Wouldn’t you like Google to start sending crowds of people to read your website?
Of course, by sharing your posts on social media, you’ve already taken one of the most important steps. For example, getting mentioned on Twitter does improve your ranking in Google search results.
But a lot of what you read on the topic of SEO is complicated and difficult. For example, it’s tough and time-consuming to get a lot of other people to link to your website, and do you really want to learn how Latent Dirichlet Allocation works?
Instead, here I’ve super-simplified some advanced techniques for writing blog posts that will help Google send more visitors your way (known as on-page SEO). (To see the full advanced video this is based on, I’ve included it at the end. Or for a transcript, go here.)
The basics of on-page SEO include things such as learning the words people use when searching for your topic (keyword research) and including those words in your title, first sentence and elsewhere. But there’s a lot more you can do, and it’s easy!
1. Too Much Hyper-Focus Is Bad
Ensure that you talk at least a little about things very closely related to your topic. If you talk about “Twitter” you should probably also talk about something like “tweets,” “social media,” “followers” or something similarly closely related at least once somewhere.
I don’t just mean use more synonyms. Just make sure that you expand at least a little on closely related topics once or twice. It makes it more plausible that this is a real human writing, rather than a machine generated page. If you want exact tips on what to talk about when writing a post, or to measure how well you’re doing, try this advanced optimization tool.
2. If You Wander Off, Make Sure You Come Back
Make sure that if you get off topic, or stop using words that related directly to your topic, that you at least get some of those words back into the middle and end of your document. If you start talking about one thing, and then appear to switch to another topic, Google may not be able to decide which topic you’re REALLY talking about.
So use words related to your topic in the title, first paragraph, somewhere in the middle, and near the end to help Google KNOW that your page is indeed about that topic.
3. Link To Good Stuff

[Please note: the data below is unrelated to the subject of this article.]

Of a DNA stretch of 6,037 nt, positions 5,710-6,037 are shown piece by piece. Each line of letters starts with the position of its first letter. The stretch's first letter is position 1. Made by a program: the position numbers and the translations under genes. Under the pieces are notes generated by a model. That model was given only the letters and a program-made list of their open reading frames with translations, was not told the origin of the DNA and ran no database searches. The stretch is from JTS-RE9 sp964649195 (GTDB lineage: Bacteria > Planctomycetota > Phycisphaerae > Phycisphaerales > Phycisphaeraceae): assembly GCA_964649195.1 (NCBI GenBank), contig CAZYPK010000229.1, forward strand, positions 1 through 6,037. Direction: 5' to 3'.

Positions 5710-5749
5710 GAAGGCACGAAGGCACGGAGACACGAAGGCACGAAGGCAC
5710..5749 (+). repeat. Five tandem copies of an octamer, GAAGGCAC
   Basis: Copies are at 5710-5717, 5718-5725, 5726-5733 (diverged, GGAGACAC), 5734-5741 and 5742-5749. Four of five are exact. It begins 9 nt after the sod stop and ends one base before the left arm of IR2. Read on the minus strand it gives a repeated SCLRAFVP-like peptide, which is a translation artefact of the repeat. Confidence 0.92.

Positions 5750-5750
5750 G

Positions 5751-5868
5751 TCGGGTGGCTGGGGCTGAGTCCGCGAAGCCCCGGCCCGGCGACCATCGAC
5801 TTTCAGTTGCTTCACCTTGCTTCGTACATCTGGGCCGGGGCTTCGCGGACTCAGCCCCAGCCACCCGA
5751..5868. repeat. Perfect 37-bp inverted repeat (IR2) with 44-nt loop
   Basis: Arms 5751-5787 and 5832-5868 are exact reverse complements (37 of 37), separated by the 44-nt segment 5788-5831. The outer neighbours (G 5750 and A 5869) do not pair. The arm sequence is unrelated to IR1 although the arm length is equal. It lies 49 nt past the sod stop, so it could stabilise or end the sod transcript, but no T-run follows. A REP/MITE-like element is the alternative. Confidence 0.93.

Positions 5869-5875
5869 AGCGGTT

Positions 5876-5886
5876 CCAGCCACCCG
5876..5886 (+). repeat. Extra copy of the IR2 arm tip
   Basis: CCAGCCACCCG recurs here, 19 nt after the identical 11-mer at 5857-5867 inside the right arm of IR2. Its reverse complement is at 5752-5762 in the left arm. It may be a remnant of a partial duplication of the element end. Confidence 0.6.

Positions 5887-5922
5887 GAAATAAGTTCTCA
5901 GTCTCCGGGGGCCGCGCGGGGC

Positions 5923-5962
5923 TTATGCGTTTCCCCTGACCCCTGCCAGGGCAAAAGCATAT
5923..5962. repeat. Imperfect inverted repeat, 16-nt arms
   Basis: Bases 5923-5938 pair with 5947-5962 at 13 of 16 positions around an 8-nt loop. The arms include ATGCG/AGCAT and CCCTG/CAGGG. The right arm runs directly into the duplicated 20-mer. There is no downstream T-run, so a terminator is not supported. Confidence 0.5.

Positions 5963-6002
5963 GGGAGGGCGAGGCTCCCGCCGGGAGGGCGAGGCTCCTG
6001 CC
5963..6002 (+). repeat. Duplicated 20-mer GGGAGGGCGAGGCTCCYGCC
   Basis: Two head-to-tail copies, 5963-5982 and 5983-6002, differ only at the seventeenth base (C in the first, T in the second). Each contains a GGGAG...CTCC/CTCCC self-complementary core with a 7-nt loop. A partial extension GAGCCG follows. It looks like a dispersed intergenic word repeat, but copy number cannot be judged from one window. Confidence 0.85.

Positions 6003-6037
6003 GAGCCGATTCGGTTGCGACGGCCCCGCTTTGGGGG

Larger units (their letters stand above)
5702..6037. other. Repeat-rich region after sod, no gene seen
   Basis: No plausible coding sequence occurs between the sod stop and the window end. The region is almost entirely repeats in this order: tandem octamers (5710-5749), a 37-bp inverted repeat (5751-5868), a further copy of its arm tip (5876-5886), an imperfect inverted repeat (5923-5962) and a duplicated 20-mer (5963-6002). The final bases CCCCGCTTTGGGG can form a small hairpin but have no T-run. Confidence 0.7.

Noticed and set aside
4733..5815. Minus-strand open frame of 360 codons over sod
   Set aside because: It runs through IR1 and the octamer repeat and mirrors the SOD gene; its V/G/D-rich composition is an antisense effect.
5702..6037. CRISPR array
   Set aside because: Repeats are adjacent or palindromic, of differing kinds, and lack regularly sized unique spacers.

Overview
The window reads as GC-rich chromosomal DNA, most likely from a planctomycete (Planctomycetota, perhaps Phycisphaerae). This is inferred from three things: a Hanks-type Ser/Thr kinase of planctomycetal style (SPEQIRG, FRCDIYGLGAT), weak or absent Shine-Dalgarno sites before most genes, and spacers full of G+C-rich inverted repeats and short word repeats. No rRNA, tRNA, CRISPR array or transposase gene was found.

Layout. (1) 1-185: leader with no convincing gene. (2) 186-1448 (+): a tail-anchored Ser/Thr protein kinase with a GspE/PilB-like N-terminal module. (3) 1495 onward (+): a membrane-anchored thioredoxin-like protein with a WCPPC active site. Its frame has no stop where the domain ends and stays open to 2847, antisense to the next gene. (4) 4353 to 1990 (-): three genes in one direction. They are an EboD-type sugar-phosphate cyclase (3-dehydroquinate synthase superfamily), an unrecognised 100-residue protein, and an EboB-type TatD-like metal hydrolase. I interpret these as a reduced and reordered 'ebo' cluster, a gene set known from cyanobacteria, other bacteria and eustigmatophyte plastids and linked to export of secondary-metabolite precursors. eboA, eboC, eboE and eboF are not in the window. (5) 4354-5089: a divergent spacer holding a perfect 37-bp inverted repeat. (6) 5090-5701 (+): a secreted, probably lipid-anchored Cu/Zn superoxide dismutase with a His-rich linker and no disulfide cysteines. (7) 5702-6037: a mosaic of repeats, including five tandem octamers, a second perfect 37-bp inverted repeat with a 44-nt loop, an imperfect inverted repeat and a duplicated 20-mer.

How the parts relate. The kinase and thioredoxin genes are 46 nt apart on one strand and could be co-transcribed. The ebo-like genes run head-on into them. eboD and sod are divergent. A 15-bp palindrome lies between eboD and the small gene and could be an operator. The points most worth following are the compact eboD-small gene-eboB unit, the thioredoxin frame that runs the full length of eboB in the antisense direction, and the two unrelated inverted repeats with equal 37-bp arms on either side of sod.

Link to the best stuff you can find elsewhere on the web. When the New York Times starting doing that more on some pages, Google started sending more people to those pages. When I find a great post, I tweet it, and I consider whether I might want to say something about the topic myself. If I do, I always link to the great content.
Google in essence wants to reward pages that link to good stuff by sending more people to them.
4. Make Visitors Happy
If you expect people to do something (read to the end, click a link, register, stay on the page a long time) and they’re not doing that thing, fix the page or try something else. Google keeps track of how happy visitors are with a page and a website, and they get more clever all the time at figuring out how happy people are.
5. Be More Unique
A simple way to do this: add one more thing.
No media? Add an image or video. No analysis, analogies, related stories? Write in a little uniqueness. Of course, if you favor wordplay and clever titles, that will help, but it may make it a bit unclear what you’re talking about…so don’t overdo it!
Google rewards content that is more unique. The simplest (but not easiest) way to achieve this is to write really long posts, and so adding something to a shorter post is often helpful.
But one of the easiest ways to achieve this appears to be by using the occasional big word here and there (suitable for a more advanced reading level). So keep that thesarus site bookmarked! (But don’t overdo it—simple words are better for helping people understand your meaning.)